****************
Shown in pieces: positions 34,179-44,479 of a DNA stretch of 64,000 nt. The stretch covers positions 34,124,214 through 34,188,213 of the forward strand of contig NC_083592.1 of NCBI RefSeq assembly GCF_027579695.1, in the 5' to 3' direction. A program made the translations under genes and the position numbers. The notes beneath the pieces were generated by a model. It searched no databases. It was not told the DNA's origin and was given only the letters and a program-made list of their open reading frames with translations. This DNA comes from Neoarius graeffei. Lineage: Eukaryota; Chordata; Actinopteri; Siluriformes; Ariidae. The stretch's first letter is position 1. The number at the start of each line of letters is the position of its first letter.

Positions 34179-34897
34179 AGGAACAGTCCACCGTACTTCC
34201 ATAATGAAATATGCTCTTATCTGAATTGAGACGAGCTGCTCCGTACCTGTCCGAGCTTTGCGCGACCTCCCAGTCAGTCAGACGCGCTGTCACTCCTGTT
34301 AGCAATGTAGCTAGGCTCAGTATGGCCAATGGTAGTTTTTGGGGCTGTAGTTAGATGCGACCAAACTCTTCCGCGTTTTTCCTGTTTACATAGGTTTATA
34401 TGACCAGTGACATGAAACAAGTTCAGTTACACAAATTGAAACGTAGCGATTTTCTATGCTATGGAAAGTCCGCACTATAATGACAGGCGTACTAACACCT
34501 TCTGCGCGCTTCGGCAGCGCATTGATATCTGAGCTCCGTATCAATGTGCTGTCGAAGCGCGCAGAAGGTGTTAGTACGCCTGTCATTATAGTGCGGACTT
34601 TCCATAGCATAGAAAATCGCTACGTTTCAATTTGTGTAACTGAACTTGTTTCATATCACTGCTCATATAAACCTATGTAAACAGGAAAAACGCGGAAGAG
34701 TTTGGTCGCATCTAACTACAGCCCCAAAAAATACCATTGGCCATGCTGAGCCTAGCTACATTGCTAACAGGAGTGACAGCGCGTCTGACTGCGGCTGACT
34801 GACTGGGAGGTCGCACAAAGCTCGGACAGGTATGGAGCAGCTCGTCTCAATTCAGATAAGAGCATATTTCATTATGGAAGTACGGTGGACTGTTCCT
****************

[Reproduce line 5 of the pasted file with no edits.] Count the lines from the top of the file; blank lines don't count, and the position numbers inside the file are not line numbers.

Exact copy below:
34301 AGCAATGTAGCTAGGCTCAGTATGGCCAATGGTAGTTTTTGGGGCTGTAGTTAGATGCGACCAAACTCTTCCGCGTTTTTCCTGTTTACATAGGTTTATA